This paper documents the potential use of reconfigurable reusable jig tooling based on the box-joint system for use in the assembly of a prototype compound helicopter wing. Due to the aircraft configuration the wing design is pinned at both ends and therefore requires a higher degree of accuracy (typically 0.2mm), over the 4m length, than conventional wings. In this paper the cost benefit of reusable tooling in a low volume prototype scenario is examined followed by the design of the jig and location features to enable accurate build and metrology documentation. A prototype 4m test jig comprising of commercially available components and bespoke machined ‘pick-ups’ is presented here. Hardware and measurement process cost modelling is documented along with results for the positional and hinge-line concentricity setting accuracy that was achieved using a laser tracking system. Subsequent measurements over a 24hr period are also discussed along with potential sources of the observed reduction in jig accuracy over time.

Advanced Assembly Solutions for the Airbus RACER Joined-Wing Configuration

University of Nottingham-David Bainbridge, Konstantinos Bacharoudis, Andrea Cini, Alison Turner, Atanas Popov, Svetan Ratchev
  • Technical Paper
  • 2019-01-1884
To be published on 2019-09-16 by SAE International in United States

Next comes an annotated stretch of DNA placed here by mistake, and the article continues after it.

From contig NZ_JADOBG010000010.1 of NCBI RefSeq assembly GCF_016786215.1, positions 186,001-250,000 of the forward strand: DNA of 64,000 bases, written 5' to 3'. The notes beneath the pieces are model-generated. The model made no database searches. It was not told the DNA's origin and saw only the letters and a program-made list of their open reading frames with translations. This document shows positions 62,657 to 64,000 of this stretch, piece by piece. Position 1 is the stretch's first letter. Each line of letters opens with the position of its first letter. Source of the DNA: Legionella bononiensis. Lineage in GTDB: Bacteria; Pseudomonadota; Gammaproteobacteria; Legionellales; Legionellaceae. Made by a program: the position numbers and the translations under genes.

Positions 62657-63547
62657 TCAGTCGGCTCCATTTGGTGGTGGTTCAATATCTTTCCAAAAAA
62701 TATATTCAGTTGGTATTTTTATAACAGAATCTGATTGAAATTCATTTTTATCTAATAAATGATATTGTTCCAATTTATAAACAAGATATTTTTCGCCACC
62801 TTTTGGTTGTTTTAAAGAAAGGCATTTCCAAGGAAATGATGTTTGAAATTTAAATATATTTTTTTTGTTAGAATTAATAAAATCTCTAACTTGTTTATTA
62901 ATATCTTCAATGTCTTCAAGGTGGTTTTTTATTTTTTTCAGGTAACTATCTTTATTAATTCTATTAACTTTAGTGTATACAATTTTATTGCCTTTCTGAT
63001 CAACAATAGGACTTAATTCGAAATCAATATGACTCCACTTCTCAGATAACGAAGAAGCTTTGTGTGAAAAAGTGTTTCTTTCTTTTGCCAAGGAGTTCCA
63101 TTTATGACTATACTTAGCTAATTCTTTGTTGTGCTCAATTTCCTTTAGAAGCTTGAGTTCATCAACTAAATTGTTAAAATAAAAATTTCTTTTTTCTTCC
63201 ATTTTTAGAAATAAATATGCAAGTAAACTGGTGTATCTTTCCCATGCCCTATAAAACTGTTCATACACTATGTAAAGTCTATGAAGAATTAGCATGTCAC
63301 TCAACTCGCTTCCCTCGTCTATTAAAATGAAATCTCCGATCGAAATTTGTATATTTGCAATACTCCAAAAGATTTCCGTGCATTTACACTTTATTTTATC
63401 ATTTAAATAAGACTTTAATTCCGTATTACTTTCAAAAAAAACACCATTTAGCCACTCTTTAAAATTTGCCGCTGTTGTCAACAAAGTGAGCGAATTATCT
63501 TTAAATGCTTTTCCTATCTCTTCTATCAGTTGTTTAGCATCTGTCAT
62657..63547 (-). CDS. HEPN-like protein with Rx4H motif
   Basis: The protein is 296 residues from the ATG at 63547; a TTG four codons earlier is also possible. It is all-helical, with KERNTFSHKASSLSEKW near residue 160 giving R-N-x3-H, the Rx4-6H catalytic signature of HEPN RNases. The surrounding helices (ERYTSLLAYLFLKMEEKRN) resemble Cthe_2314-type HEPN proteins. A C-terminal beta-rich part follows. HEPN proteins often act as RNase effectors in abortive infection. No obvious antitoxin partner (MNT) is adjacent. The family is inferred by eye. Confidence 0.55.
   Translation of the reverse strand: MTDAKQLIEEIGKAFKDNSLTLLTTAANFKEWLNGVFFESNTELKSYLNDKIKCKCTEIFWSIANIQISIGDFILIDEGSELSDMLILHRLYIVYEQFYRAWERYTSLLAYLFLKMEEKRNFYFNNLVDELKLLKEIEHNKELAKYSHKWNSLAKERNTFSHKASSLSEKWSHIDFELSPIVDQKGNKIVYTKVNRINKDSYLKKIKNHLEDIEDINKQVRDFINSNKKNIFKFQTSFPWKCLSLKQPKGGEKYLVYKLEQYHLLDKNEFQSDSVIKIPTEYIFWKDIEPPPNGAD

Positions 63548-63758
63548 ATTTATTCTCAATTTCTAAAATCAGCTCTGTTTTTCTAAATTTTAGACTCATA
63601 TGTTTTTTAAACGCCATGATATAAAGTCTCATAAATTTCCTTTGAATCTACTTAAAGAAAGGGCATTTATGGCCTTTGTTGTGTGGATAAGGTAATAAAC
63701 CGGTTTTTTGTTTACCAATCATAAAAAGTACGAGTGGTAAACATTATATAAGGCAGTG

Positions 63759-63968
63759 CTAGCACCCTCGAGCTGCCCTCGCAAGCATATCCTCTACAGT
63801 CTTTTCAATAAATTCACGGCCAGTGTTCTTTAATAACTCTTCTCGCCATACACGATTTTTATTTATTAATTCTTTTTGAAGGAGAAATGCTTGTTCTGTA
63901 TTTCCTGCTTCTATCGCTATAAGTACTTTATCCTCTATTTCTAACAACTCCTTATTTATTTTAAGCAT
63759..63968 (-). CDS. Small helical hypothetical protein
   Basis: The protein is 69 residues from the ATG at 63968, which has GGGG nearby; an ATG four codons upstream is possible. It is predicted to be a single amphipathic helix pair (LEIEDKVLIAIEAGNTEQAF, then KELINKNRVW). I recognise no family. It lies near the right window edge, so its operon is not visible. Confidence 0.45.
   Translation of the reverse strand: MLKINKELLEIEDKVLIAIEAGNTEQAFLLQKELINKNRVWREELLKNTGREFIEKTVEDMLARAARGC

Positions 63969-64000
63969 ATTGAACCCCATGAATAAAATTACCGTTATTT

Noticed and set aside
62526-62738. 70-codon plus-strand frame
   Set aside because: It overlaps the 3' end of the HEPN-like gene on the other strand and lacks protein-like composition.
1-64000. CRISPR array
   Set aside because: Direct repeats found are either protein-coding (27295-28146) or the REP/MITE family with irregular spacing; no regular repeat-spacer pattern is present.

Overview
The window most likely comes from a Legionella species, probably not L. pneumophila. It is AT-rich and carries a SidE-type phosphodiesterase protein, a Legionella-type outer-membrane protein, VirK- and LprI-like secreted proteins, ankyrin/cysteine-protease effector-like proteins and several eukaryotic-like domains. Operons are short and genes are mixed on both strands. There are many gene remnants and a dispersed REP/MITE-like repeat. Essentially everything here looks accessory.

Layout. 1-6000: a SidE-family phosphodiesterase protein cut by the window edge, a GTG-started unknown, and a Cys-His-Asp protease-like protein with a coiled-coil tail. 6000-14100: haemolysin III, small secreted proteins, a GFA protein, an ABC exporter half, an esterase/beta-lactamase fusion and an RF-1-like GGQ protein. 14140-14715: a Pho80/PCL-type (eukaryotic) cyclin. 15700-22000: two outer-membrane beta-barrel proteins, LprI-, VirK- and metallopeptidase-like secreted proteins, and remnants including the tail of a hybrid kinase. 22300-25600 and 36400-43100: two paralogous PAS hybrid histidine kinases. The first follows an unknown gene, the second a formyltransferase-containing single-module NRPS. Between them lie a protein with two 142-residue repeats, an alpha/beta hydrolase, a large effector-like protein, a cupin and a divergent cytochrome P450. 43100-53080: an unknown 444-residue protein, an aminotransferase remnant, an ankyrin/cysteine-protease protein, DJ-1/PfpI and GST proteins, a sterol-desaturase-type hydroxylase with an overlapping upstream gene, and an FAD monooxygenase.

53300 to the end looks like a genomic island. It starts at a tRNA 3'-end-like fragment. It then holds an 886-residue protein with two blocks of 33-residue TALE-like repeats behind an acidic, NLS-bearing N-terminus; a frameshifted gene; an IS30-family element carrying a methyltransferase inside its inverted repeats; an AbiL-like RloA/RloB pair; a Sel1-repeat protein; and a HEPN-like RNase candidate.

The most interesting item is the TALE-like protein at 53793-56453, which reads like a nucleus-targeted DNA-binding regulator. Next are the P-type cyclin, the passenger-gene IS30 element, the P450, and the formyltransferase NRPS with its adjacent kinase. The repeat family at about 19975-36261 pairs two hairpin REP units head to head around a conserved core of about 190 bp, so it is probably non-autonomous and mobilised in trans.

The Rapid And Cost Effective Rotorcraft (RACER) is being developed by Airbus Helicopters (ABH) to demonstrate a new Vertical Take-Off and Landing configuration to fill the mobility gap between conventional helicopters and aeroplanes. RACER is a compound rotorcraft featuring wings and multiple rotors. The wing arrangement suggested by ABH is defined as a staggered bi-plane joined configuration with an upper and a lower straight wing, either side of the fuselage, connected at their outboard extent to form a triangular structure. The ASTRAL consortium, consisting of the University of Nottingham and GE Aviation Systems, are responsible for the design, manufacture and assembly of the wings. Producing an optimised strategy to assemble a joined-wing configuration for a passenger carrying rotorcraft is challenging and novel. The objective of this work concerns all aspects of assembling the joined-wing structure. The joined-wing and fuselage structures will be produced independently and mated together during the final RACER assembly. A multi-stage process will deliver the joined-wing assembly and ensure it will fit to the fuselage. Producing the individual wing structures requires a…

Landing Gear Integration into Aircraft Structure in Early Design Stage

Bauhaus Luftfahrt EV-Ulrich Kling, Mirko Hornung
  • Technical Paper
  • 2019-01-1890
To be published on 2019-09-16 by SAE International in United States